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When someone else sets up the argument, columnists become happy. A page one headline and story about a new device from Sandia National Laboratories generated happiness. That’s because the device has nothing to do with nuclear weapons, so far as I can tell. Nor is it military. The relationship to national security seems direct, again from this layman’s view, though that relationship travels the public health route, certainly a national security matter.
The argument here is that New Mexico’s federal research sector — Los Alamos National Laboratory, Sandia, White Sands Missile Range, and other military research and development organizations — is diverse, tackling big science topics well beyond the core national defense-nuclear weapons subjects. The topic was a five-inch cube of plastic called SpinDx designed for field use to quickly test people for toxins, bacteria, or viruses. SpinDx was developed at Sandia’s Livermore, Calif., branch. Collaborators include the University of Texas Medical Branch at Galveston, the Department of Agriculture’s Western Regional Research Center and Bio-Rad Laboratories of California.
Gaining a general sense of Sandia (and Los Alamos) used to be difficult. Then came the Internet. Today’s report comes from public information, much of it at Sandia.gov. More people should look, governors and legislators, for example. The public dismissal of the labs might ease. You have heard the reflex statement, “The labs are wonderful but we need to diversify our economy and depend less on federal money.”
A heroin-cocaine overtone comes with saying “depend,” as if people in the north central Rio Grande Valley mainline the federal money. That money is hugely important as are the jobs and families it supports. People do work for this money. Offhand dismissal is ignorant.
SpinDx exemplifies something fascinating, small and nonnuclear. Note the involvement of the three outside organizations. However space limits push us back to the general picture.
Sandia’s mantra is “exceptional service in the national interest.” The official description is “a multi-program engineering and science laboratory operated by Sandia Corporation, a Lockheed Martin Company, for the U.S. Department of Energy’s National Nuclear Security Administration.”
The organizational brag list appears at sandia.gov/about/history/index.html. The accomplishments date to 1949. The first spin off was the Laminar Flow Clean Room in 1960.
Sandia.gov opens with eight “national priorities” windows scrolling across the screen. They show energy, nonproliferation, defense, climate, infrastructure, homeland security, counterterrorism, cyber-security and nuclear weapons. Point to a window. A short statement describes the work and invites a further point and click. The energy click brings a brief description of the overall energy security program with five topics — renewable, transportation, nuclear, fossil and efficiency — and 26 tags for more specific topics such as nuclear energy, photovoltaics and solid-state lighting. A click on one of the tags leads to reports published about the topic. Within the national priorities, Sandia lists four missions — nuclear weapons, defense systems and assessments; energy, climate and infrastructure security; and international homeland and nuclear security.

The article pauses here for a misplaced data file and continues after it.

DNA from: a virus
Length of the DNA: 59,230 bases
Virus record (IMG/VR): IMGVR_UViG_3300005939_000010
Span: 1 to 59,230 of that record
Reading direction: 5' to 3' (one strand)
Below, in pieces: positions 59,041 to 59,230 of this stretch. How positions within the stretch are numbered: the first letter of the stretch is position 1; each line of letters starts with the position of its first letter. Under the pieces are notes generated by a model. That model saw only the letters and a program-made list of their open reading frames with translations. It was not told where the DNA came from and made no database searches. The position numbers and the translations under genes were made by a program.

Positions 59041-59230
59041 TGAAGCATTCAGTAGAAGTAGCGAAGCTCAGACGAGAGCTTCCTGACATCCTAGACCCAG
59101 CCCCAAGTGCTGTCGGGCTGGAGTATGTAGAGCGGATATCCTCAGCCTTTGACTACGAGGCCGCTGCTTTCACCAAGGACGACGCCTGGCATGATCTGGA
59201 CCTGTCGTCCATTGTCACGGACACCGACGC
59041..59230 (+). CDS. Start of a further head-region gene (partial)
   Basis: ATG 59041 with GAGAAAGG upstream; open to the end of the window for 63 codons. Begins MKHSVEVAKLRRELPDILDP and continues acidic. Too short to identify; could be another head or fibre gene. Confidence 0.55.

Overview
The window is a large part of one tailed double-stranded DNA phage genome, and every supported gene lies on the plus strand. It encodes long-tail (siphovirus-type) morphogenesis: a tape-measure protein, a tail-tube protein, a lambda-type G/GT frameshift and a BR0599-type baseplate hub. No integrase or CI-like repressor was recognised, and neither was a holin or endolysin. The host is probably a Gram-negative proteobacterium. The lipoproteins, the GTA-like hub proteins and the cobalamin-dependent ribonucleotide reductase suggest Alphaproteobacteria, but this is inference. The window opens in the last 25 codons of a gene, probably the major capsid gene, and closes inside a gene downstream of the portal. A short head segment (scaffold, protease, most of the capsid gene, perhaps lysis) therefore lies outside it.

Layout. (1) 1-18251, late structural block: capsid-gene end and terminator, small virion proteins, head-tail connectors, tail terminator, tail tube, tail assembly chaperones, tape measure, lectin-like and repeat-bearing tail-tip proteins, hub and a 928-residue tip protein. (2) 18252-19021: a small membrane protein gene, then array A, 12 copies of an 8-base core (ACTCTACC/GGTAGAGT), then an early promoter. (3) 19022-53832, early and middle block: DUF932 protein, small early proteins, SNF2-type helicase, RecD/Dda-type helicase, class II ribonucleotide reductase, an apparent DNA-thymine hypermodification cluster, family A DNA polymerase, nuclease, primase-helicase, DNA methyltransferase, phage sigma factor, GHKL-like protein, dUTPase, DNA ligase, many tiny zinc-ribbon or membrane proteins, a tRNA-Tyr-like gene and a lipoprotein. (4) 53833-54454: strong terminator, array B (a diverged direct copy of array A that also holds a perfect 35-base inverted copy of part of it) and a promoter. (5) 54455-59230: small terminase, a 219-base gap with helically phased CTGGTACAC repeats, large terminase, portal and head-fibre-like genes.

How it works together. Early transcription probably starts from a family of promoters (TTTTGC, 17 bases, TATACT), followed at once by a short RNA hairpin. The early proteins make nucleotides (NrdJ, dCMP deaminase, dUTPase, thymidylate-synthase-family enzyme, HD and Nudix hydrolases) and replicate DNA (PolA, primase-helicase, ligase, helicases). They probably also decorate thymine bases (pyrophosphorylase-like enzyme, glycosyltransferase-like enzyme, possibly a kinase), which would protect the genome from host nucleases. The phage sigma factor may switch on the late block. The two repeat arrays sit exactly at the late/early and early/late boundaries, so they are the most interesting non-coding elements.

The research foundations are bioscience; computing and information; engineering; geoscience; materials; nano devices and microsystems (Sandia sweats the small stuff); radiation effects and high energy density science.
A few numbers are appropriate here. Sandia’s economic report for the fiscal year ending September 30 says Sandia employed 9,957 regular and temporary employees with 8,868 in Albuquerque. There are 833 contractor employees. During the year, Sandia hired 1,307 people, 268 of them graduates of a New Mexico university. (No complaining allowed; UNM and NMSU are not Cal Tech or MIT.) Sandia also borrows people such as UNM professors for a few months at a time. Sandia spent $2.47 billion during the year.
Sandia National Laboratories is many things. Go to Sandia.gov. There is much to see, most of it more or less comprehensible to the nonscientist.